Sequoia Capital Said to Back English AI Chip Startup Graphcore

Graphcore sought a valuation of about $1 billion, sources say; Venture capital funded $1.09 billion in AI startups in 3Q


November 3, 2017

2 Min Read
Sequoia Capital Said to Back English AI Chip Startup Graphcore
South Korean professional Go player Lee Se-Dol puts his first stone against Google's Artificial Intelligence program, AlphaGo, in March 2016 in Seoul. He lost the five-match series.Google via Getty Images

Giles Turner and Lizette Chapman (Bloomberg) -- Graphcore, a U.K. startup that designs computer chips, is in advanced talks for a $50 million investment, said people with knowledge of the matter, another sign in the growing frenzy around startups linked to artificial intelligence.

Sequoia Capital is expected to lead the investment round in the startup, which makes chips specifically for artificial intelligence applications, said the people, who asked not to be identified because the discussions are private. At one point, Graphcore sought a valuation of about $1 billion, though it wasn’t able to reach that height, the people said.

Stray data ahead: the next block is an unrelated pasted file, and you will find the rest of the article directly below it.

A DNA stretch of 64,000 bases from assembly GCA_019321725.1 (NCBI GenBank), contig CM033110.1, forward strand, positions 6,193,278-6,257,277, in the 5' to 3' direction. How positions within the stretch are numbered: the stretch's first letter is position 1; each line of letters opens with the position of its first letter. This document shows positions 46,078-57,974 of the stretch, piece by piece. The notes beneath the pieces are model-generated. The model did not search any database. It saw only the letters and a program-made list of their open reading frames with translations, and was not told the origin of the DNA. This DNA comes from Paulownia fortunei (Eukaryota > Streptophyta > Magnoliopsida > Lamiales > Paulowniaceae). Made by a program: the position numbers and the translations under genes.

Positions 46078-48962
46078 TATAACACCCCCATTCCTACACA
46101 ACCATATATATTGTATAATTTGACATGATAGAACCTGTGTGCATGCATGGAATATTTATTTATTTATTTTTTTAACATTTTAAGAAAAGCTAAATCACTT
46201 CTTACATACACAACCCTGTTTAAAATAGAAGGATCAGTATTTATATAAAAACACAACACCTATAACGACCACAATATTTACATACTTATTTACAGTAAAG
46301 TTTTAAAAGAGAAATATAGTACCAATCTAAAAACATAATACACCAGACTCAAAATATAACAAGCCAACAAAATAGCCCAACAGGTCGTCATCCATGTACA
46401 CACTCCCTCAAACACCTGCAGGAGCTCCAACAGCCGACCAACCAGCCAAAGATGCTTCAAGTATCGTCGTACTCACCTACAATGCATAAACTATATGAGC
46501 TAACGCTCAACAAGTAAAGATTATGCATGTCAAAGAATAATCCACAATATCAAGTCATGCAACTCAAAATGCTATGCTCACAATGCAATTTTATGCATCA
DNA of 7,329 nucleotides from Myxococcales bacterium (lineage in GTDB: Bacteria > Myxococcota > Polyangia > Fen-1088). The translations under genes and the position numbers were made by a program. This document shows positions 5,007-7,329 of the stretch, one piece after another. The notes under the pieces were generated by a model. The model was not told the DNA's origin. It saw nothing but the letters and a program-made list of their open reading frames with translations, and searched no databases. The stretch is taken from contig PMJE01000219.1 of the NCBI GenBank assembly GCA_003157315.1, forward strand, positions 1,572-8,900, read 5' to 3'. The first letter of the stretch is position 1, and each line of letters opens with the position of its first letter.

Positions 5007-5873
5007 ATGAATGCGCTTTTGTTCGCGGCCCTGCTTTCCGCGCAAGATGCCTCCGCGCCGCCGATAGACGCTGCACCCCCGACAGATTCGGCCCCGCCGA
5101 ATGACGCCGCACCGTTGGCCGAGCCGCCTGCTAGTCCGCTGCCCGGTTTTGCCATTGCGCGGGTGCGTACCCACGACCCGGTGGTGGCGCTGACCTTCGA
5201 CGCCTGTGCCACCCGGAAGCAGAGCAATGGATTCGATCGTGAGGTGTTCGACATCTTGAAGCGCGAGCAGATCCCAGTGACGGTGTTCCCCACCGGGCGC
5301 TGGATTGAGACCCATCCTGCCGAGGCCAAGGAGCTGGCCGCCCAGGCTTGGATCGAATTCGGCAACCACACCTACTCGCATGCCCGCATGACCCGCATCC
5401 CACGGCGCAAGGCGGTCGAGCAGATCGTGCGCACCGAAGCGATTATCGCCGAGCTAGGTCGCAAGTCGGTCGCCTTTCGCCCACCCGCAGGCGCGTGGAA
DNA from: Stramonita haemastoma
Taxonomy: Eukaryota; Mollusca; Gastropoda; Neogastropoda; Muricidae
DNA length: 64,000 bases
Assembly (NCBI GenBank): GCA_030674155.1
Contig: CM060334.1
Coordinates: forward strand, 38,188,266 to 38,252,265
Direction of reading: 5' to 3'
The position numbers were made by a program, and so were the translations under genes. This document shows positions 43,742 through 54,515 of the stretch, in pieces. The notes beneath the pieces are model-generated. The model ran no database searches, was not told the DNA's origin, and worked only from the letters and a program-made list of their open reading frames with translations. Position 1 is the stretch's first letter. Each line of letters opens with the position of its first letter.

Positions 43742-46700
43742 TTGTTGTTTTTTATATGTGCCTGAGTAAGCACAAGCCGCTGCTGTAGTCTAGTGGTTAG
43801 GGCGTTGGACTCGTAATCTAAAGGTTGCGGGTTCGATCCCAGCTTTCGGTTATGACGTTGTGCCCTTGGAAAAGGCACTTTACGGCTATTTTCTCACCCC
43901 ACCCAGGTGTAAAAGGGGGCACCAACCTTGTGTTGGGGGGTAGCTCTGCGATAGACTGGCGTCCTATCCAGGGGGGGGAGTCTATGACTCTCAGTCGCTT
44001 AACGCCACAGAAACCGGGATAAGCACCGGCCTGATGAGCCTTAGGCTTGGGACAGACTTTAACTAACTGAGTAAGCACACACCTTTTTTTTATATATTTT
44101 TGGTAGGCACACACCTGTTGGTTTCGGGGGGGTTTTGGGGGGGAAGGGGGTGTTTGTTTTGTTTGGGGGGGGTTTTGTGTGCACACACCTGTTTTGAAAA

Graphcore and Sequoia Capital declined to comment.

Sequoia Capital has driven few deals in Europe recently, but the planned investment from the Silicon Valley venture capital firm is a sign of the increasing investor enthusiasm over AI. 

Venture capital funds pumped in $1.09 billion in AI startups over the third quarter of 2017, the third quarter in a row where funding exceeded $1 billion, according to a joint report by PwC and CB Insights.

Graphcore raised $30 million just four months ago, when London’s Atomico valued the business at $200 million, the people said. Other investors include Demis Hassabis, co-founder of Google’s DeepMind, and Zoubin Ghahramani, the chief scientist at Uber Technologies Inc.

Related:A Cloud for the Artificial Mind: This Data Center is Designed for Deep Learning

Graphcore’s is designing a chip specifically tailored to machine learning. Machine-learning algorithms, which can require large amounts of computing power, are often run on graphics processing units. But these chipsets, made by companies such as Nvidia Corp., were originally designed for rendering images, mostly in video games and design applications.

The additional cash would bring Graphcore’s total to around $110 million. Chief Executive Officer Nigel Toon has said his goal is to double or triple Graphcore’s 60-person team by the end of next year. The company has yet to develop a chip past the benchmark testing phase but has said it will begin selling products broadly next year.

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